‘Keep the show going’ How to deadhead roses for an extended flower display in your garden

Gardeners' World: Monty Don outlines how to prune roses

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Deadheading roses is one of the most important gardening jobs to do in summer, with plenty of bold flowerheads ready to be plucked once they finish blooming. Removing spent rose petals opens up plenty of room for new buds to flourish throughout the growing season, and is crucial to keep bushes, shrubs and climbers looking healthy all season. This is the best method to use to deadhead roses and “keep the show going” in your garden.

How to deadhead roses

According to British rose breeders, David Austin, there are two stages to deadheading.

The first is mainly aesthetic, removing the brown finished blooms so you can enjoy the remaining flowers “without interruption”.

The second stage encourages new blooms and helps to maintain a compact shape for a neat yet striking display.

While you can wait for the entire plant to finish flowering to remove the wilted petals, taking a ‘little and often’ approach will work much better if you want to prolong your display of fragrant roses.

Squires Garden Centres said: “Primarily, deadheading is all about keeping the show going: as blooms begin to fade, a plant’s energy becomes devoted to producing seed instead.

“This is a process which the gardener can craftily thwart for a time by deadheading little and often, allowing for an elongated blooming period.”

Not only will this simple pruning task improve the appearance of the plant, but it can also prevent rotting by eliminating wet fallen petals which can be problematic if they stick to the leaves.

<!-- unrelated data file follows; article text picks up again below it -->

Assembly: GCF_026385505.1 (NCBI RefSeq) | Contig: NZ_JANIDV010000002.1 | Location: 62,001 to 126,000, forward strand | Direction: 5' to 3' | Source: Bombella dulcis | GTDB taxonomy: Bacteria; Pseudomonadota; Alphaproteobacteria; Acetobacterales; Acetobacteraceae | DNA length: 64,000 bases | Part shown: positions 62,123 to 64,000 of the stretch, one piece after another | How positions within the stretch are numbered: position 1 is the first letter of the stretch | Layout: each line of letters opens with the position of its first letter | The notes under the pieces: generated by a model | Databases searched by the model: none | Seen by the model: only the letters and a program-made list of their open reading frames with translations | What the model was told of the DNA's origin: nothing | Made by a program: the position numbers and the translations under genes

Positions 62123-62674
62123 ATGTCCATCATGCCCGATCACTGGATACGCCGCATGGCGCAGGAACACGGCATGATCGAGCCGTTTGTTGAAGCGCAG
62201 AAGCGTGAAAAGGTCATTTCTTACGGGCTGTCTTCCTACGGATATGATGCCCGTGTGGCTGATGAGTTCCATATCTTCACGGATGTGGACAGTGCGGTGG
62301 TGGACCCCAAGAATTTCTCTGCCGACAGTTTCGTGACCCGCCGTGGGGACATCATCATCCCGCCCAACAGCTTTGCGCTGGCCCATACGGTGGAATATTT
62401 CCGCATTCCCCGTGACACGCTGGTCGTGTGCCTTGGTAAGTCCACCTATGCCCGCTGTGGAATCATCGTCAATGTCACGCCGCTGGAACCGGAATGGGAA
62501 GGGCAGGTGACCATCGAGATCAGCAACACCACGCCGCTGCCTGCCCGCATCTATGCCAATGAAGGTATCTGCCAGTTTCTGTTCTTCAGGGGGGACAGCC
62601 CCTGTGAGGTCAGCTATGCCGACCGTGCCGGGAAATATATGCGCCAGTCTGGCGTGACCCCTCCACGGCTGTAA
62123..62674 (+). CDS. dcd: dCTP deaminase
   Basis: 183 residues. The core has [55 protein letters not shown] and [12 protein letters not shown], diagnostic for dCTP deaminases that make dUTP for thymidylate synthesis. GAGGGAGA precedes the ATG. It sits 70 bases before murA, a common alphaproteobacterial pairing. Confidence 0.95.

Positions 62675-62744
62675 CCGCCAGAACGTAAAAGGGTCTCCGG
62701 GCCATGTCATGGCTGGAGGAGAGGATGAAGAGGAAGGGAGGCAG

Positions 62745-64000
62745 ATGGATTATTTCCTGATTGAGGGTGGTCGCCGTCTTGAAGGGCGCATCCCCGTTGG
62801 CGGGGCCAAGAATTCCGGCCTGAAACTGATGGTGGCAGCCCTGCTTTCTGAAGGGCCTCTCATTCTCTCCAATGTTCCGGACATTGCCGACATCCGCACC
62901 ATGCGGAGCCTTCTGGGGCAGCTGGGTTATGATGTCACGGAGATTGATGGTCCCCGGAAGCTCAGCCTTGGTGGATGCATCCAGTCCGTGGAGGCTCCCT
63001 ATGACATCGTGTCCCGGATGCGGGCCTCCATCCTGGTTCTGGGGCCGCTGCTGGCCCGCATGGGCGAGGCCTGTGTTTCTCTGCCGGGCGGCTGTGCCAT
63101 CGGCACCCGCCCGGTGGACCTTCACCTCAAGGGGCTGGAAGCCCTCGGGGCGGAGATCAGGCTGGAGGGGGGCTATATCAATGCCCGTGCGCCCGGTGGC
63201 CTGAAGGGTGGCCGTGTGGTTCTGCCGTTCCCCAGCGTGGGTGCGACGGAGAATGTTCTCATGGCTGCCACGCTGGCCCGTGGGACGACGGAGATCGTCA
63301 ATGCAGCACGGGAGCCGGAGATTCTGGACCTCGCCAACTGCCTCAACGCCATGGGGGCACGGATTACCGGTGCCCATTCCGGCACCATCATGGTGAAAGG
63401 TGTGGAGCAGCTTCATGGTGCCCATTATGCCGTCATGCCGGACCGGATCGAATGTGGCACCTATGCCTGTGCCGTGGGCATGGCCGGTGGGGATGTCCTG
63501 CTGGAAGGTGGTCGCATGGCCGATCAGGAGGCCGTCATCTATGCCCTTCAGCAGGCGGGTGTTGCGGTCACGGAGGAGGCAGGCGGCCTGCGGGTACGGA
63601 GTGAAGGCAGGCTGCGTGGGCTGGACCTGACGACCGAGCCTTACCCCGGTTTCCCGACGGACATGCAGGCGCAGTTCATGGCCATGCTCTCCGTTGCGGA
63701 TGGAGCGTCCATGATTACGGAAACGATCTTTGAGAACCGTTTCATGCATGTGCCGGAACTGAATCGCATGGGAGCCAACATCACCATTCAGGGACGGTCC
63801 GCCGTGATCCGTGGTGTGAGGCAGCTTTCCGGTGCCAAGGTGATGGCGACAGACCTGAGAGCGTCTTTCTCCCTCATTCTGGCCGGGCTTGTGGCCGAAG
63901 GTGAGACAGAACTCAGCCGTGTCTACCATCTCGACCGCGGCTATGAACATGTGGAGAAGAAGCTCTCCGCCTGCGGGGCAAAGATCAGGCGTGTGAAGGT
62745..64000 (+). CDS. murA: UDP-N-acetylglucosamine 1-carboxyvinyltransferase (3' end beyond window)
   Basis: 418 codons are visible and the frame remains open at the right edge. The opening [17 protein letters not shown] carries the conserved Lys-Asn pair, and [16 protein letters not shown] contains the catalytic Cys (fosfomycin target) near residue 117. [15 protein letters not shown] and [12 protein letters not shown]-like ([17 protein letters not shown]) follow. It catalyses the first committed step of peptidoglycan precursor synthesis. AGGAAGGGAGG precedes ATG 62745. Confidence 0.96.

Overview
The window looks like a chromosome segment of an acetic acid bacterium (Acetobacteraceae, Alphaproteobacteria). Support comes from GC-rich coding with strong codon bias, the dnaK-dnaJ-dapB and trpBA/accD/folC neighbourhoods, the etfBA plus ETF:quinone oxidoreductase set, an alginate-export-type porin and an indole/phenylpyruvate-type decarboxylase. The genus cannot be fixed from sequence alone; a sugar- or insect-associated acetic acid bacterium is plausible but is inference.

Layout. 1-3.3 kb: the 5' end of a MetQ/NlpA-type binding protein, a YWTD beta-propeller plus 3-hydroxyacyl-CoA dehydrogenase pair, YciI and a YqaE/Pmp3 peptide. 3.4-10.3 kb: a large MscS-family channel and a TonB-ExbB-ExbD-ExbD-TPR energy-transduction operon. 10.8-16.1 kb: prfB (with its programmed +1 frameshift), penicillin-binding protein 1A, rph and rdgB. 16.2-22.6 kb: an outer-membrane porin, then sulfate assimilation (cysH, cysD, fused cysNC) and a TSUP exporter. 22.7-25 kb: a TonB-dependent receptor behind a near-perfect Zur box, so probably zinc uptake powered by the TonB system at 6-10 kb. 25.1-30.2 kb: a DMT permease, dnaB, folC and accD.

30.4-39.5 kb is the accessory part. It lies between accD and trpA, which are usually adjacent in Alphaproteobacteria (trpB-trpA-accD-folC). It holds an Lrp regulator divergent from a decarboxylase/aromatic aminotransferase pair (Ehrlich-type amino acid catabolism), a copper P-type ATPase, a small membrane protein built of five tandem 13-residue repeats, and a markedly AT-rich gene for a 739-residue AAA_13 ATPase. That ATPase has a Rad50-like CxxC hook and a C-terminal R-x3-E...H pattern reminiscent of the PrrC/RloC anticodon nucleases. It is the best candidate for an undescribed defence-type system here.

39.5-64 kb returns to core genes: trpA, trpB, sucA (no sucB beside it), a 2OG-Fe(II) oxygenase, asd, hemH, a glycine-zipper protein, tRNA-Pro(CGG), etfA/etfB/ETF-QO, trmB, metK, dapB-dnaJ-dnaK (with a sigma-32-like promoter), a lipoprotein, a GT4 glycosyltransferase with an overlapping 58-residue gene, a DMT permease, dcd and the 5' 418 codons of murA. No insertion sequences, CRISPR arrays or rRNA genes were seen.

How to deadhead single roses

Deadheading roses is as simple as pinching or cutting off the finished flower when there are just a few spent flower heads on your plant.

To remove individual blooms, all you need to do is grab a pair of clean secateurs and make one clean cut to remove the flower.

David Austin Roses recommended doing this “just below” the point where the base of the flowerhead joins the thorny stem.

Other buds or blooms that are bright and healthy should be left to continue flowering.

This should be done throughout the flowering season which begins in early summer.

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How to deadhead clusters of roses

Keep an eye out for entire clusters of finished flowers as these can be removed all at once.

To do this, cut the stem just above the first leaf with at least five visible leaflets.

Once all the wilted blossoms have been removed, you should move onto pruning the stem.

Using a pair of clean secateurs, cut back any “disproportionately tall” stems back to the height of the rest of the plant.

Try to create a neat, rounded shape as you cut back the stems.

Not all roses require the same care, so keep an eye on climbing plants and prune accordingly.

Rambling roses will proliferate in long tendril-like growths which will need to be cut back, so deadheading should be done a little differently.

As the plant only flowers once, it is important to begin pruning as soon as the petals begin to fall.

Squires said: “Roses can also be divided into single-flower and multi-flowered types, naturally, your pattern of deadheading will be affected by what types populate your garden.”

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